It's a relatively common occurrence for newer yoga students to practice Urdhva Mukha Svanasana (upward-facing dog pose) without effectively mobilizing their scapulae. The result is collapsed shoulders that crowd the ears, inefficient thoracic extension, and shearing forces that create stress at the acromio- and sternoclavicular joints. Engaging the lower and middle trapezius muscles to depress and retract the scapulae will elevate the trunk, broaden the collar bones, extend the thoracic spine, open the heart and create a more skillful line of force through the clavicles into the sternum. Check out these great images from Yoga Functional Anatomy, as well as a short video clip on this subject from one of the ASFYT-3 classes!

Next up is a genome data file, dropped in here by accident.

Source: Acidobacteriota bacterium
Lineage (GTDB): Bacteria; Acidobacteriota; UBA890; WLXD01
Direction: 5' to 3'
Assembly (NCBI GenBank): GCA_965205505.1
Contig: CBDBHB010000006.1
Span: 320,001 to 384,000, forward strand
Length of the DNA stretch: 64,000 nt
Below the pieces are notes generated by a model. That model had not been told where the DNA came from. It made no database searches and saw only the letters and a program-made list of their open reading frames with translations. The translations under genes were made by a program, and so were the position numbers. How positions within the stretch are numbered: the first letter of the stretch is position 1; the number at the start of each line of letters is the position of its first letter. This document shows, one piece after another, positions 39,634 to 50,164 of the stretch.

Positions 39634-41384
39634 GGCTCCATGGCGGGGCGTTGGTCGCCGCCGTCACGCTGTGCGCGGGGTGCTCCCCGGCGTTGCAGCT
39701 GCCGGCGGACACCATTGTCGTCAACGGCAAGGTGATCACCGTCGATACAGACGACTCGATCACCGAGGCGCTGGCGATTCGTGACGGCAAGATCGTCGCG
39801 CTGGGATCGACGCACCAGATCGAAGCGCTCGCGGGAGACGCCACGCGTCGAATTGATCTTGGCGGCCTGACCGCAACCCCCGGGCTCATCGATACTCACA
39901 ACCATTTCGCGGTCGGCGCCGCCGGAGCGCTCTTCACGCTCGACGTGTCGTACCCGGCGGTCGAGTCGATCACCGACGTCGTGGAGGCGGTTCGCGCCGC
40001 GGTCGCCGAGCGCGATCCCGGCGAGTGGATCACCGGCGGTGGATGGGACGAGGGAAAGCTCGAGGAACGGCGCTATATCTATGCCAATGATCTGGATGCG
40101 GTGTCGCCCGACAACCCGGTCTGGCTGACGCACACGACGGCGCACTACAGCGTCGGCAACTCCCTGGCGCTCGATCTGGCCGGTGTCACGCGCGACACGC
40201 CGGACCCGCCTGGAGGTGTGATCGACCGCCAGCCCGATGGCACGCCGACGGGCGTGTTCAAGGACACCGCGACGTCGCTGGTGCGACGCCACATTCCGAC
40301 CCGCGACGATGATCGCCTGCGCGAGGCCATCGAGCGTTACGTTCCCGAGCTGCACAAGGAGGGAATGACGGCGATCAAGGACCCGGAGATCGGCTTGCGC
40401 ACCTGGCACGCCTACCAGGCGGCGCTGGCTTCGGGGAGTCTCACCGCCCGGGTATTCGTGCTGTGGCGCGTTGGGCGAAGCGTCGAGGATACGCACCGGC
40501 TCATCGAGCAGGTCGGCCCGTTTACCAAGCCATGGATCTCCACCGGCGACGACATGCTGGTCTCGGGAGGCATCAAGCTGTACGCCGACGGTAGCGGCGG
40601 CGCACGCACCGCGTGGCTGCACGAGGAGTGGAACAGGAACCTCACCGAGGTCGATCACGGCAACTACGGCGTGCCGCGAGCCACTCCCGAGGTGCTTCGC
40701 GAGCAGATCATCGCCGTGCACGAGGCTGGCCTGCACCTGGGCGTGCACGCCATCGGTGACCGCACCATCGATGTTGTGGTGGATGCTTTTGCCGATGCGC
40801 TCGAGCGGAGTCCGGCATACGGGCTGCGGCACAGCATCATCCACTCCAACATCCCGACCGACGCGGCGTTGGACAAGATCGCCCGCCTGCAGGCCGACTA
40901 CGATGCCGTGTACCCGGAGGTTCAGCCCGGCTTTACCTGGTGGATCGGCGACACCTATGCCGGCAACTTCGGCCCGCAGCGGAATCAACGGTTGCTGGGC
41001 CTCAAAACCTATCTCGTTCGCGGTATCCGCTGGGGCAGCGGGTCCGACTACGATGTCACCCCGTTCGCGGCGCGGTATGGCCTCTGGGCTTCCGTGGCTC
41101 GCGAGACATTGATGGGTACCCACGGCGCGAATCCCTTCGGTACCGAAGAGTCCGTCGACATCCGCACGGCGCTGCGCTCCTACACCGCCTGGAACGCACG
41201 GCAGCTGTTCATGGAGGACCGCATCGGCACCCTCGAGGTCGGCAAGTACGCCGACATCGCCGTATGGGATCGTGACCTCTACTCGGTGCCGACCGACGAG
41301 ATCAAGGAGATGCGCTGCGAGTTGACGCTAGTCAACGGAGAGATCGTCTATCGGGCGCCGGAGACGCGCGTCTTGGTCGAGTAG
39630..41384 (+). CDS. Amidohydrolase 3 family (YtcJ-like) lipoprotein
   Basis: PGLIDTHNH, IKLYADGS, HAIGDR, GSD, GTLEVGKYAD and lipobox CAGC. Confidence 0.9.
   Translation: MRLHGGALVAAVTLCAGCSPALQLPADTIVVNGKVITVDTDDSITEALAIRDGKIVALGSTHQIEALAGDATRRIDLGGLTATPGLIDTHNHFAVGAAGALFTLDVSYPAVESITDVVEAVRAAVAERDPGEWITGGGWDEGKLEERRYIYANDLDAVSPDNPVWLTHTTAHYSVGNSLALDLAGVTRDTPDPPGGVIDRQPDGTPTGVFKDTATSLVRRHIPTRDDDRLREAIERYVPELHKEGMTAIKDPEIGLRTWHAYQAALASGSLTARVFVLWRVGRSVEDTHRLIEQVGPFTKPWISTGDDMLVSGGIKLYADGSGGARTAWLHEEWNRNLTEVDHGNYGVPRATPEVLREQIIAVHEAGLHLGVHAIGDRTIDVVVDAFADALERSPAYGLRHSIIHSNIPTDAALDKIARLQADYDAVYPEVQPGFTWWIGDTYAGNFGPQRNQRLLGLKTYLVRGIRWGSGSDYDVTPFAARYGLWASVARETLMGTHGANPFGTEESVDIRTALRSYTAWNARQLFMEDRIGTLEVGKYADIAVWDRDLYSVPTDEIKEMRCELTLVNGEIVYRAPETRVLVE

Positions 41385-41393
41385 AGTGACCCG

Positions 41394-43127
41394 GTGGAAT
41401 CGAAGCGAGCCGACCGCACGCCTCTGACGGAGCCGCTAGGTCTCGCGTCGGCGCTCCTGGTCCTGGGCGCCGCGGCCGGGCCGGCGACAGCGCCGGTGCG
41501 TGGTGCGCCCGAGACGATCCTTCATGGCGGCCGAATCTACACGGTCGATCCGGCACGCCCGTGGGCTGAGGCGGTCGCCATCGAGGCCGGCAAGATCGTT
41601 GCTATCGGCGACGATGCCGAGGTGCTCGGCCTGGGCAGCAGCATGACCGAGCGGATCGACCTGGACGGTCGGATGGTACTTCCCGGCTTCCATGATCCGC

In the illustrations below you can see the acromioclavicular and sternoclavicular joints, as well as the effect of contracting the lower trapezius. Please note that the asana illustrations are courtesy of Yoga Functional Anatomy - which you should definitely check out if you haven't already!
Video Clip from an ASFYT-3 Class
Got any comments, questions or other great tips about how to work the shoulders in Upward Facing Dog? Please share below!